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Students champion individual histories through Panza Monologues
October 31, 2017

Students champion individual histories through Panza Monologues

Students champion individual histories through Panza Monologues

Kathryn Pearl, 28, english graduate student at Texas A&M San Antonio recites the monologe Panza Brujeria from the play The Panza Monolgues. Photo by Josiah Cuellar

Sulema Carreon Hernandez walked center stage with a cane in her hand; she sat on a chair with a pair of zebra-print high heels with Loteria cards as the soles on a table next to her. Not a line was dropped as she recited her monologue; her first time on stage. 

On the evening of Oct. 13, eight current and former students performed The Panza Monologues at the Texas A&M University-San Antonio auditorium directed by Dr. Adrianna M. Santos, English assistant professor at A&M-San Antonio.

The performance addressed issues not commonly talked about in public such as body image, poverty and abuse. The women who performed were able to identify with their culture through the stories of many women in San Antonio history.

Zebra print high heels with loteria cards in the soles from the monologue Cha-Cha to Panza in The Panza Monologue .
Zebra print high heels with loteria cards in the soles from the monologue Cha-Cha to Panza in The Panza Monologues.

For Hernandez, sociology major, being on stage for the first time helped her confidence grow.

“I have a disability with my foot so this play has really inspired me to accept who I am,” she said. “I am not afraid to shine. It basically taught me how to love and accept myself.”

Hernandez performed a piece titled From Cha-Cha to Panza. A story of a once slim heart-throb, who reflects on her youth as a now heavier and less attractive version of herself. The zebra-print heels represented the ability her body once had.

“The statement of this play is for women to love their bodies no matter what size,” she said.

Ruth Mini, A&M-San Antonio alumnus, fell in love with the play after directing the performance a year ago. She was inspired to start acting and writing again from the experience.

Since childhood, Mini showed an interest in politics, her piece titled Political Panza helped her get in touch with her culture.

“I never used to identify as Hispanic before,” she said “It wasn’t until I read this play that I really felt more of a connection with my Hispanic culture.”

Mini advises audiences to bring their mothers and grandmothers to watch the monologues. 

The performance brought tears to Mini’s grandmother’s eyes; she said she valued the stories told on stage her generation often was too ashamed to share.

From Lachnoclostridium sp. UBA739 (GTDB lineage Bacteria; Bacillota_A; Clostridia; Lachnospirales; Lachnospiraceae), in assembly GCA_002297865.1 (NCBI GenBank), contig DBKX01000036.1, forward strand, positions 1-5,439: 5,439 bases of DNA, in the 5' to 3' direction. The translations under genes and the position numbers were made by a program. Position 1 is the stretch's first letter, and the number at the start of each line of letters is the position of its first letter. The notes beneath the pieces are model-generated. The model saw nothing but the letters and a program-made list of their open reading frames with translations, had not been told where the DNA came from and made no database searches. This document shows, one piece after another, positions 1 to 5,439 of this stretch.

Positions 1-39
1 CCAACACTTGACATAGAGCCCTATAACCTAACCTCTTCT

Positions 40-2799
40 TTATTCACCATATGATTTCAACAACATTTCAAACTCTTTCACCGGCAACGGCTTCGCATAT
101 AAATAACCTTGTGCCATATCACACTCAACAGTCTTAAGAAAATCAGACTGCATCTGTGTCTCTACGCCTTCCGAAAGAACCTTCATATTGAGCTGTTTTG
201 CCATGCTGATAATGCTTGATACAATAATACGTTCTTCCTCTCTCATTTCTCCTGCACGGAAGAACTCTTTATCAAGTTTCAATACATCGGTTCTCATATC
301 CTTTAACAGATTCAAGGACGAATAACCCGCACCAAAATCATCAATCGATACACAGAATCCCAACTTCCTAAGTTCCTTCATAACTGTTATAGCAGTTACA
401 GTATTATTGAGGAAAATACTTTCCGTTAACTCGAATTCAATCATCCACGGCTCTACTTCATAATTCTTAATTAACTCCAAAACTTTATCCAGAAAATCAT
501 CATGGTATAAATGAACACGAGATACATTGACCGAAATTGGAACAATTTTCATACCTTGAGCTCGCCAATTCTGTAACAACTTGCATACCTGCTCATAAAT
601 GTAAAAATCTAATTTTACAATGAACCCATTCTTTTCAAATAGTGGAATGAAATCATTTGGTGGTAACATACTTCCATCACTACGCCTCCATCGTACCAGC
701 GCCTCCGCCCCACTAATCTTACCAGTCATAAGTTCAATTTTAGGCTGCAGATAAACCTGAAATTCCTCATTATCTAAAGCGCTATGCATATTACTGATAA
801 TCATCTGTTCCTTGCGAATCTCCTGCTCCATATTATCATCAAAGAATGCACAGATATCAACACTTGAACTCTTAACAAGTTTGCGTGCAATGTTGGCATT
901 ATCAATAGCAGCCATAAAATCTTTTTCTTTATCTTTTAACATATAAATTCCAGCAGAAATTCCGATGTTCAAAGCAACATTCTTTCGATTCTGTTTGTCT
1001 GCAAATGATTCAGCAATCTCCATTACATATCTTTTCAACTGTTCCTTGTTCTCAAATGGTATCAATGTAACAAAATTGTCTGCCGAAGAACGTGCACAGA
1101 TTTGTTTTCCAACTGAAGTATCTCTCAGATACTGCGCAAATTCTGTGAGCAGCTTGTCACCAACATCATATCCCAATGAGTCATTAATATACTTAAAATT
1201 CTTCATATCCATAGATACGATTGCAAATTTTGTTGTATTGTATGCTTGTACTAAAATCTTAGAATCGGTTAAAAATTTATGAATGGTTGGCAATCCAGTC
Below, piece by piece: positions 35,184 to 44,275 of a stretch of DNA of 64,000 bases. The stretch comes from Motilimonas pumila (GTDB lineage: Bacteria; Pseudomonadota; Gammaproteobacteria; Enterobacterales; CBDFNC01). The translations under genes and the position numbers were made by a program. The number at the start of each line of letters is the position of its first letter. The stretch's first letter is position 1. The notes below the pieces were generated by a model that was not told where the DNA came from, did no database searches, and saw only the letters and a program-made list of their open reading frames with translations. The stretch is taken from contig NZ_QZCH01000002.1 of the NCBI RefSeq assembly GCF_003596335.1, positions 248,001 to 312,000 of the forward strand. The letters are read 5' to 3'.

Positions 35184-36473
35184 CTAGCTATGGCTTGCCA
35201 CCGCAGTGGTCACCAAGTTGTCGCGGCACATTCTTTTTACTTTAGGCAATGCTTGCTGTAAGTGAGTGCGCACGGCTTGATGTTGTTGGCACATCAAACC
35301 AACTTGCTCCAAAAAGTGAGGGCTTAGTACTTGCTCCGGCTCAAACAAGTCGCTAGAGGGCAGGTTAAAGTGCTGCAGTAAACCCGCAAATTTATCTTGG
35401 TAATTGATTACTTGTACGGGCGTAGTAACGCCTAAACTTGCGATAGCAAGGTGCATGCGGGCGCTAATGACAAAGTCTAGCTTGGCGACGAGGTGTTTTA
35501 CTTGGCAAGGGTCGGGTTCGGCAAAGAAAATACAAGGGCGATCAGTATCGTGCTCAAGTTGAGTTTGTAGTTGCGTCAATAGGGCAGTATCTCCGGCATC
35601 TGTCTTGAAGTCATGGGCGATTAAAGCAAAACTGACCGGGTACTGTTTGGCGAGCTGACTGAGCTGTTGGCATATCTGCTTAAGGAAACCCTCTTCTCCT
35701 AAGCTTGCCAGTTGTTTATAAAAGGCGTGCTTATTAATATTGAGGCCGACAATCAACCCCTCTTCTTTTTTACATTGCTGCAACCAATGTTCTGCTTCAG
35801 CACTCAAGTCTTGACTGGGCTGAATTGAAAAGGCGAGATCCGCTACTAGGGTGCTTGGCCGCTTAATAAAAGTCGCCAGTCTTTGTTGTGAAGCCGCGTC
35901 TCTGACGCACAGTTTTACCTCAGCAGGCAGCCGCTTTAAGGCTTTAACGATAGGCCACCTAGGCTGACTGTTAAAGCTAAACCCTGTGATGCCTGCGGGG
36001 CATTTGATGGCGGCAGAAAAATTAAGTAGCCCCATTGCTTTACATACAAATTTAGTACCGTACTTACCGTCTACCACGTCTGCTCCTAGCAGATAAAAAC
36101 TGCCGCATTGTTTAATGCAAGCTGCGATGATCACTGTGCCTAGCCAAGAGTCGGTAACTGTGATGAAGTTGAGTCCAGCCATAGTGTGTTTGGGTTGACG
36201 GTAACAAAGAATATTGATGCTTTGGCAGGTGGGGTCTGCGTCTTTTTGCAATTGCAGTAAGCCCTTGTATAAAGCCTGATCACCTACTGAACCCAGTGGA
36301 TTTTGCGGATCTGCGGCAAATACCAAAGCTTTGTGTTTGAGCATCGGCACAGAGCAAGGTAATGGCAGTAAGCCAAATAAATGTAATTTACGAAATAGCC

The monologues shared stories that bring awareness to the past and current controversies which reflect on the history of Chicanx women.

“Us as young women, we are learning to appreciate our family and our culture,” Mini said.

The series of monologues, written, compiled and collected by Virginia Grise and Irma Mayorga, tells stories of Mexican-American and borderland women.

From Left to Right, Monica Cortez, Marissa Luna, Ruth Mini, Sulema Hernadez, Celilia McCardle, Kathryn Pearl, Martha Reyna, Kayla Garcia, and Professor Adrianna Michelle Santos, Ph.D standing together at the end of the preformance. Photo by Josiah Cuellar
From Left to Right, Monica Cortez, Marissa Luna, Ruth Mini, Sulema Hernandez, Cecilia McCardle, Kathryn Pearl, Martha Reyna, Kayla Garcia, and Professor Adrianna Michelle Santos, Ph.D standing together at the end of the performance. Photo by Josiah Cuellar

Grise and Mayorga wrote the Panza Monologues after working at the Esperanza Center for Peace and Justice, which address social issues in the Mexican-American and San Antonio communities. They realized that a lot of the stories told by women centered around the panza or belly.

“This story, to me, means community to other women, really honoring San Antonio as a place of deep history, Mexican-American culture, food, music, and a history of colonization, but also a history of survival of Mexican-American culture,” she said.

Santos specializes in Latinx and Chicanx literature at A&M-San Antonio. She first initiated the production two years ago after her students showed an interest in performing a larger scale production. She coordinated this year’s show in only two weeks.

“It’s a lot of work but it’s a labor of love,” she said.

 

 

 

 

 

 

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